One hundred and twenty years after the event, the popular press has admitted that the widely quoted work of Ernst Haeckel on the ‘evolution’ of the embryo was a fraud. Writing in The Times on 11 August, science editor Nigel Hawkes reports how recent work by Dr Michael Richardson of St George’s Hospital Medical School, London, has brought this to light.
In 1874 Haeckel, who in his day was as famous as Charles Darwin, published drawings of embryos which purported to show that embryos of different species, as diverse as fish and man, all look very similar in their early stages. From this was derived the famous dictum, ‘ontogeny recapitulates phylogeny’ that is, the development of the embryo to maturity mimics the evolution of the species over the ages. So strong was the belief in this idea that it has often been presented as one of the foremost proofs of Darwinian evolution.
What Dr Richardson and others have now shown is that Haeckel’s theory is a complete fabrication. They examined embryos of many species and found that there is no resemblance at all between embryos of different species, even at the earliest stages. Haeckel had simply copied a human embryo and presented it as belonging to a variety of different species. Yet Haeckel’s theory still survives in authoritative medical textbooks such as Gray’s Anatomy and Gilbert’s Developmental Biology and is still taught in schools today as evidence for evolution. A medical illustrator, Richard Moore, admits that only one of the many embryological drawings he did for Gray’s Anatomy was done from life, and claims that explanatory material provided with the drawings was omitted or changed. As Dr Richardson comments in a subsequent letter to The Times ‘Modern views of how animals evolve are still heavily influenced by Haeckel’s view that embryos are largely untouched by evolution.’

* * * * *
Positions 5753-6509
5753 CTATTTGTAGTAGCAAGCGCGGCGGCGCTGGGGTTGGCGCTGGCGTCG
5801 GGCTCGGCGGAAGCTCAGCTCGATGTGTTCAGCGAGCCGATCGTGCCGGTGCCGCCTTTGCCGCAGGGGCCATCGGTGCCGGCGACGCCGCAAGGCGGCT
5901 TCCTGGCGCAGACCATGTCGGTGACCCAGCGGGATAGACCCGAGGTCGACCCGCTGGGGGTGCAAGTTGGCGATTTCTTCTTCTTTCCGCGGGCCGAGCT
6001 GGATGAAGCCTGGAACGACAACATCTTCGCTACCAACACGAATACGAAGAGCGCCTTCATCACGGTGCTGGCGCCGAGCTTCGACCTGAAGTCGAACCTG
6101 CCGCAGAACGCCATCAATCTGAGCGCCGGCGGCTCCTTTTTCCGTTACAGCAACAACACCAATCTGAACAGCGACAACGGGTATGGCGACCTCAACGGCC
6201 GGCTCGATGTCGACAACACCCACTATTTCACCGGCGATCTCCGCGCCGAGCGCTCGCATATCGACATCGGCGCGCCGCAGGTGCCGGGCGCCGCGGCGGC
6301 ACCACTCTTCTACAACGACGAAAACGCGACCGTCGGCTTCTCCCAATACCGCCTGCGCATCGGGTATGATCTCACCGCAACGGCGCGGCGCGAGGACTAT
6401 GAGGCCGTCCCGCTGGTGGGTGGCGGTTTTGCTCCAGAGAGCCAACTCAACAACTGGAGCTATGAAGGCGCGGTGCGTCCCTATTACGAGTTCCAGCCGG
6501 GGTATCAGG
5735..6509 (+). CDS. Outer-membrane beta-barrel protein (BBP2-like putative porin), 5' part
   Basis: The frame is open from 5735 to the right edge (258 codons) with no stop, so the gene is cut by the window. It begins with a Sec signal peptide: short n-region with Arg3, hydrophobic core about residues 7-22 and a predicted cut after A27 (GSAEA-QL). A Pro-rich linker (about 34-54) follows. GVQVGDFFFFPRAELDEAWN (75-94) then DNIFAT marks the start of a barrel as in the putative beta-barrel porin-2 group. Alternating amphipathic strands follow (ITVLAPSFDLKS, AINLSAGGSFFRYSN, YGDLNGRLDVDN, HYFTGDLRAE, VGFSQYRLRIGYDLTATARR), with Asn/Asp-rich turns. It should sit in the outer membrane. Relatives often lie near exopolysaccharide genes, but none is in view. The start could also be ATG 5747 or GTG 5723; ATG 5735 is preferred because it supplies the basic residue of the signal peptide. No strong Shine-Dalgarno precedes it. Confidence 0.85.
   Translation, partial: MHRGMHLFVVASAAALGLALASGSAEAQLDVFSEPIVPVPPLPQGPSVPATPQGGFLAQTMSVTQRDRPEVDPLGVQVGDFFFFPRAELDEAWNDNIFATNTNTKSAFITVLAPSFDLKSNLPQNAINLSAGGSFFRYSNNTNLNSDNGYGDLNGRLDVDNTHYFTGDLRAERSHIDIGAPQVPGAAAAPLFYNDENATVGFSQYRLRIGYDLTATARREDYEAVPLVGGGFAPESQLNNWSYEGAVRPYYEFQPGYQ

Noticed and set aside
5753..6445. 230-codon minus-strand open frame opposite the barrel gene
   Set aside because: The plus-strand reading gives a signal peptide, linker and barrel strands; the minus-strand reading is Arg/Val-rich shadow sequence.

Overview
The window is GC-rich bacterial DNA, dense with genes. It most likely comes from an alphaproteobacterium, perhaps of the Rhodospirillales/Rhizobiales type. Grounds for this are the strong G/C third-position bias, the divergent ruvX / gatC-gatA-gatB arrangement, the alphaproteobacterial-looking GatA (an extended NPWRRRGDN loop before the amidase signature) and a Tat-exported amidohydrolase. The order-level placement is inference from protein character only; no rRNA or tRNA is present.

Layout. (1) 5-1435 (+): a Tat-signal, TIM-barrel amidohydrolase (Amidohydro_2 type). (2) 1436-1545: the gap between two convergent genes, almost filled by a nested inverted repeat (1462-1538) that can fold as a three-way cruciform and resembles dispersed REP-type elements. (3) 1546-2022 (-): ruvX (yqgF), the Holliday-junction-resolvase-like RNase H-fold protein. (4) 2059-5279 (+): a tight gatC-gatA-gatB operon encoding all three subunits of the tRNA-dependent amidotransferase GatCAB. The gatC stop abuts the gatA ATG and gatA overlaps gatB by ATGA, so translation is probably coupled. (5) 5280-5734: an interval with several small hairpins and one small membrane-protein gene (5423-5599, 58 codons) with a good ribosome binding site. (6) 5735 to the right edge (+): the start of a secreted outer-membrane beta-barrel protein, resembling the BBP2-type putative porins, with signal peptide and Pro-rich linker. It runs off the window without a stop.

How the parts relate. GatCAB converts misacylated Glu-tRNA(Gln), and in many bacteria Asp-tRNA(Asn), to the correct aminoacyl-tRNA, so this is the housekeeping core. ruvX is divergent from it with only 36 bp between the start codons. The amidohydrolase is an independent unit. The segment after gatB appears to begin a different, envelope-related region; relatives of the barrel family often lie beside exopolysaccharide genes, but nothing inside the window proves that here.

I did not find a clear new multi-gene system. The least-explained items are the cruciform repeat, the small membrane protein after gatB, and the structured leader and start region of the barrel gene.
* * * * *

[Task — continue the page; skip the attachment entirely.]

This would not be so bad if Haeckel’s fraud had only just been discovered. It may have only just been admitted by the media, but it has in truth been known since Haeckel’s own day! Professor Terry Hamblin of the Royal Bournemouth Hospital points out that ‘Haeckel was tried and convicted of scientific fraud by a university court in Jena’ (letter to The Times 18 August). He apparently admitted the fraud but claimed that he was only following common practice and that most such drawings were done from imagination rather than life. Clearly his conviction did not discourage him from promoting, and others from following, these erroneous ideas and unscientific practices. Perhaps at last this fraudulent ‘proof’ of evolution will be laid to rest.